• Companies with less than ten employees: Usually, the CEO is the decision maker unless the company has co-founders or was quick to hire experienced leadership, such as VPs or CMOs.
  • Companies with up to 50 employees: VPs of departments are usually the decision-makers.
  • Companies between 50 and 500 employees: As companies grow, they usually add specialized roles like Sales, Marketing, or Business Development Managers. Those roles are typically the decision-makers at companies of this size.
  • More than 500 employees: Find some kind of regional or specialized role. For instance, an East Coast, North American Rep, or someone tied to a specific department.

Once you've figured out the job title of your decision-maker, it's time to start defining a decision-maker persona. Having personas helps you understand your buyers' motivations and where you might find or approach them. Sometimes, getting face time with a decision-maker is more challenging than finding out who they are. As you define your personas, consider things like:

  • What kind of duties do they have in their day-to-day job?
  • How long have they been working at the company?
  • How do they make decisions? Do they sign the paperwork right then and there? Do they research and pass it on to finance? Are they the end-users?
  • How do they interact with your product? Do they visit your company website and read your blog? Do they read your emails? Where do you reach them most, and how do they prefer to communicate?
  • Where do these people hang out? What are they reading, listening to, or focusing on?

Knowing this information is helpful because you can use it to customize your outreach strategy and have more success detecting and understanding your buyer's motivations.

Leverage LinkedIn

Of course, you shouldn’t neglect the business world’s answer to social media. LinkedIn is one of the best resources for seeking out decision-makers. If you can, having common connections facilitate here creates a vote of confidence for you in the eyes of the decision-maker.

It takes about eight cold call attempts to reach a prospect. But it's no longer a cold call if someone is willing to introduce you. If you can find a direct connection, taking a look through profiles of top positions at the company you're looking to make movement with is a great strategy. Here are a few things to look for when you use LinkedIn and what they mean:

  • How long have they been with the company? If a CMO only has two months of tenure, but the Director of Marketing has been there for three years, the latter will likely have more buying power and influence.
  • How are they endorsed? Endorsements give you a picture of what tools they use, their managerial skills, or any tactical skills that would help the buying process.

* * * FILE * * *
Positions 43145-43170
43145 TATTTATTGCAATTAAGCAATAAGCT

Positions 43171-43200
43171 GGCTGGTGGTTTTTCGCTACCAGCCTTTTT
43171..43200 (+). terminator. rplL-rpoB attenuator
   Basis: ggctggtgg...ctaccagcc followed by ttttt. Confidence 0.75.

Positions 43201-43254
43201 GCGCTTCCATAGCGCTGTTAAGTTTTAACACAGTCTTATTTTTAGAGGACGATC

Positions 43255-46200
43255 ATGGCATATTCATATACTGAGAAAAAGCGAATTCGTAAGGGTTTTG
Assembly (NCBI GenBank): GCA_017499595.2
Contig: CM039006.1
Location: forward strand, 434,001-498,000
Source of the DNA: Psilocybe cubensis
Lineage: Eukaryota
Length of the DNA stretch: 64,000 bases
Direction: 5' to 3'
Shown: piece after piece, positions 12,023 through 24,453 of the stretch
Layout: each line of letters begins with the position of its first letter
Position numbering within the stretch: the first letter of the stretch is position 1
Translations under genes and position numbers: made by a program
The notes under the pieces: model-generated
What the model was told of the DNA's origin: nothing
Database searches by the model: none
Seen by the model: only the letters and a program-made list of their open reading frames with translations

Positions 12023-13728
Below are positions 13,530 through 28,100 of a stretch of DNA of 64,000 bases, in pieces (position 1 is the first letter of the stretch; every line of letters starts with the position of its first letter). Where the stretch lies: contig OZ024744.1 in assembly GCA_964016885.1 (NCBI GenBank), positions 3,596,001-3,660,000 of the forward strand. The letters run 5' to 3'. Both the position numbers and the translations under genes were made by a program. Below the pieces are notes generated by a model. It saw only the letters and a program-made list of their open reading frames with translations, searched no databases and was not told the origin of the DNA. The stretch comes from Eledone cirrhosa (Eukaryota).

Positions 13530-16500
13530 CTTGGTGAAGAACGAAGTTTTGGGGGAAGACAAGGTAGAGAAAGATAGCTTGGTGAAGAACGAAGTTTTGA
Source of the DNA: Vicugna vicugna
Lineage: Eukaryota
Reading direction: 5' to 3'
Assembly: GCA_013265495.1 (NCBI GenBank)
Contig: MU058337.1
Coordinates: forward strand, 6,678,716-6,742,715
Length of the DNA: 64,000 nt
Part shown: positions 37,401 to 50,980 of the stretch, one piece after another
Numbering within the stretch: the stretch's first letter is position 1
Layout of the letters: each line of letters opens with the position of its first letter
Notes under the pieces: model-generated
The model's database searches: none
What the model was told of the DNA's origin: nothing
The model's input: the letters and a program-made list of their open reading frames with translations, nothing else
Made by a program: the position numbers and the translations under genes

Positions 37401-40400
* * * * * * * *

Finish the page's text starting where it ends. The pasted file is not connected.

• What did they write in their profile? Do they mention being the manager of the strategy for their department? If so, that's a pretty good sign you've found who you want.

Map the organization

If you've churned through LinkedIn and are still having trouble figuring out who is best to reach out to, the next step is mapping out the organization you’re targeting. Finding this information can be pretty straightforward when looking at a public company. You can take a look at their 10-K filing.

If it's a private company, you can use things like LinkedIn Sales Navigator's advanced searching—they even have sorting with decision-maker relevance now.

a diagram showing what tools to use to find information on a public company and a private company

When you have a map of the organization, you have a clear picture of the decision-makers, gatekeepers, and influencers. You then know who to target with your communications.

Read the news

If you like to take a more proactive approach, reading the news is the best way to stay in the know of who the people in charge are. In technology and start-ups, roles are always shifting—things are a bit more dynamic than in SMBs or enterprise organizations.

Subscribing to newsletters about your industry and your prospects gives you the upper hand. You'll know about changing roles, new hires, mergers, acquisitions, and IPOs without having to dig deep on LinkedIn or constantly monitor local business journals.

Not only does this give you a leg up on finding decision-makers, but it will also help you out with knowing about funding status. People are much more likely to be willing to buy new software if they feel fiscally comfortable. It also gives you a tool to take your relationship one step further: you can reference your knowledge and align with how they may feel about the changes.

Befriend the gatekeeper

In a medium-sized company, an average of 7 people are involved in most buying decisions. If you still can't find a decision-maker, it can be an excellent strategy to find the next best thing: the gatekeeper or an influencer.